animating


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Related to animating: Animating programs

an·i·mate

 (ăn′ə-māt′)
tr.v. an·i·mat·ed, an·i·mat·ing, an·i·mates
1. To give life to; fill with life: the belief that the soul animates the body.
2. To impart interest or zest to; enliven: "voices animated by food, drink, and company" (Anita Desai).
3. To fill with spirit, courage, or resolution: "a wave of exploratory voyages animated by a spirit of scientific inquiry" (Lincoln P. Paine).
4. To inspire to action; prompt: "The merest whisper of Bothwell's death was enough to animate Mary's supporters on the Continent" (John Guy).
5. To impart motion or activity to: The wind animated the surface of the lake.
6. To make or depict using animation: animate a children's bedtime story.
adj. (ăn′ə-mĭt)
1. Possessing life; living. See Synonyms at living.
2. Of or relating to animal life as distinct from plant life.
3. Belonging to the class of nouns that stand for living things: The word dog is animate; the word car is inanimate.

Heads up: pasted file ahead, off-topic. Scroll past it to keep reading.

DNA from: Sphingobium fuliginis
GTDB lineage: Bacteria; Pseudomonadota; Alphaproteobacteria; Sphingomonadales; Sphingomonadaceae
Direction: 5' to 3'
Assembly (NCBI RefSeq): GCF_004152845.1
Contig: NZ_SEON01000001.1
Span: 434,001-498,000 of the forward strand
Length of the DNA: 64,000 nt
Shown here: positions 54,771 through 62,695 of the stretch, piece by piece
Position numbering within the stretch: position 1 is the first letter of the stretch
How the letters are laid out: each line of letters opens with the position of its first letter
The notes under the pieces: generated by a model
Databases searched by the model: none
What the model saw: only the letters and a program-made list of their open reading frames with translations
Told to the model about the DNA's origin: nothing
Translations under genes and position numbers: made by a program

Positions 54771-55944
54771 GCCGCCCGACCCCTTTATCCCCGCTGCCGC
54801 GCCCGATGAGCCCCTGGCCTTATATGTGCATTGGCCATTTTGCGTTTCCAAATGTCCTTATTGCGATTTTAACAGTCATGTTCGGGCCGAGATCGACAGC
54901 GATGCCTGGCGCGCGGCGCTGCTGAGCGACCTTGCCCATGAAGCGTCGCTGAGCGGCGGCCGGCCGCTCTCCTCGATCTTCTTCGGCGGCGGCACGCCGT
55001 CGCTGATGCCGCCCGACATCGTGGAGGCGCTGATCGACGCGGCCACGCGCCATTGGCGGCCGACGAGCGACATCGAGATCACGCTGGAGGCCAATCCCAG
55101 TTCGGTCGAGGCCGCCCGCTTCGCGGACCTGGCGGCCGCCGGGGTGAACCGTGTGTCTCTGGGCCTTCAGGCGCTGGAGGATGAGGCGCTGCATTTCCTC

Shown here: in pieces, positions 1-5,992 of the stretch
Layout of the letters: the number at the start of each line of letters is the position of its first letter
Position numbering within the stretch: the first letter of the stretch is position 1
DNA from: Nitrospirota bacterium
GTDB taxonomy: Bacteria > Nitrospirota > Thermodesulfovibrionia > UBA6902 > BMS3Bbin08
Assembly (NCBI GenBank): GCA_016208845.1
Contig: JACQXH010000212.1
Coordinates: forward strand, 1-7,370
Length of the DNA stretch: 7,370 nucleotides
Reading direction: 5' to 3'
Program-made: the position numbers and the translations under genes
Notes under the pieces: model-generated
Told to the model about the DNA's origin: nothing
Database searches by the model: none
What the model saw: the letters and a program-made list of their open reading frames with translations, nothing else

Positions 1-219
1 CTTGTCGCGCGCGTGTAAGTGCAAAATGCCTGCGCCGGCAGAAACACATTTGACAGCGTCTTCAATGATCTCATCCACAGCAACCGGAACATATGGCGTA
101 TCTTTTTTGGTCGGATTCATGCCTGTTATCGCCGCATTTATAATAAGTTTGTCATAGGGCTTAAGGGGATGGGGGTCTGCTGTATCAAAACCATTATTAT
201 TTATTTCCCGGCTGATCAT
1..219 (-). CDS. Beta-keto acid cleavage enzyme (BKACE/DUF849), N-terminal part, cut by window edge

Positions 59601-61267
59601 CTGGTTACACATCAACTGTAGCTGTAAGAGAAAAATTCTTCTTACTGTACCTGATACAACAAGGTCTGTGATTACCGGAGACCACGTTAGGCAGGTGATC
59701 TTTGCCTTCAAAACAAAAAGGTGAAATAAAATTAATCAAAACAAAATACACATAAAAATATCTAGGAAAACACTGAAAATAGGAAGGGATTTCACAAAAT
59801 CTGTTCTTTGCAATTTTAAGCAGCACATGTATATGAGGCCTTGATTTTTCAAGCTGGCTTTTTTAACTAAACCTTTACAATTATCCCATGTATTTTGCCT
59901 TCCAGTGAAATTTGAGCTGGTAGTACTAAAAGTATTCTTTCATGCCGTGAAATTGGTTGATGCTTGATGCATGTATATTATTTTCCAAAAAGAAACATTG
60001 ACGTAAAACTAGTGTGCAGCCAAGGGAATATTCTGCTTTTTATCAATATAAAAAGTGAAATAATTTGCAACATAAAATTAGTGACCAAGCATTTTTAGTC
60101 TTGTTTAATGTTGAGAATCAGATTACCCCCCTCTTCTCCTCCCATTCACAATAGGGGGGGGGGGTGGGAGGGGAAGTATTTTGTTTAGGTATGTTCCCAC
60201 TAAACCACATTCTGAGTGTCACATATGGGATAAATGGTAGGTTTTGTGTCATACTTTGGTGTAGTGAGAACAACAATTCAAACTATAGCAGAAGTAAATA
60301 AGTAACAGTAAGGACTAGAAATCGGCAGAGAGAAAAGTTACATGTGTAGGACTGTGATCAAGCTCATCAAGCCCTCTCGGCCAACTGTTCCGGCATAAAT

4. Frequently moving; active or vigorous: a bird with an animate tail.

[Latin animāre, animāt-, from anima, soul; see anə- in Indo-European roots.]

an′i·ma·cy n.
ThesaurusAntonymsRelated WordsSynonymsLegend:
Adj.1.animating - giving spirit and vivacityanimating - giving spirit and vivacity    
invigorating - imparting strength and vitality; "the invigorating mountain air"

animating

adjective
References in periodicals archive ?
There are very few cartoonists at this time animating their work for this reason."
With ratings aiming for evening news shows, the folk at Next Media Animation decided to bring interest back by animating the day's top stories.
David Kalwick's Animating Facial Features & Expressions 2nd Edition (1584504749, $49.95) completely updates the prior title on the topic to include the latest tools and resources.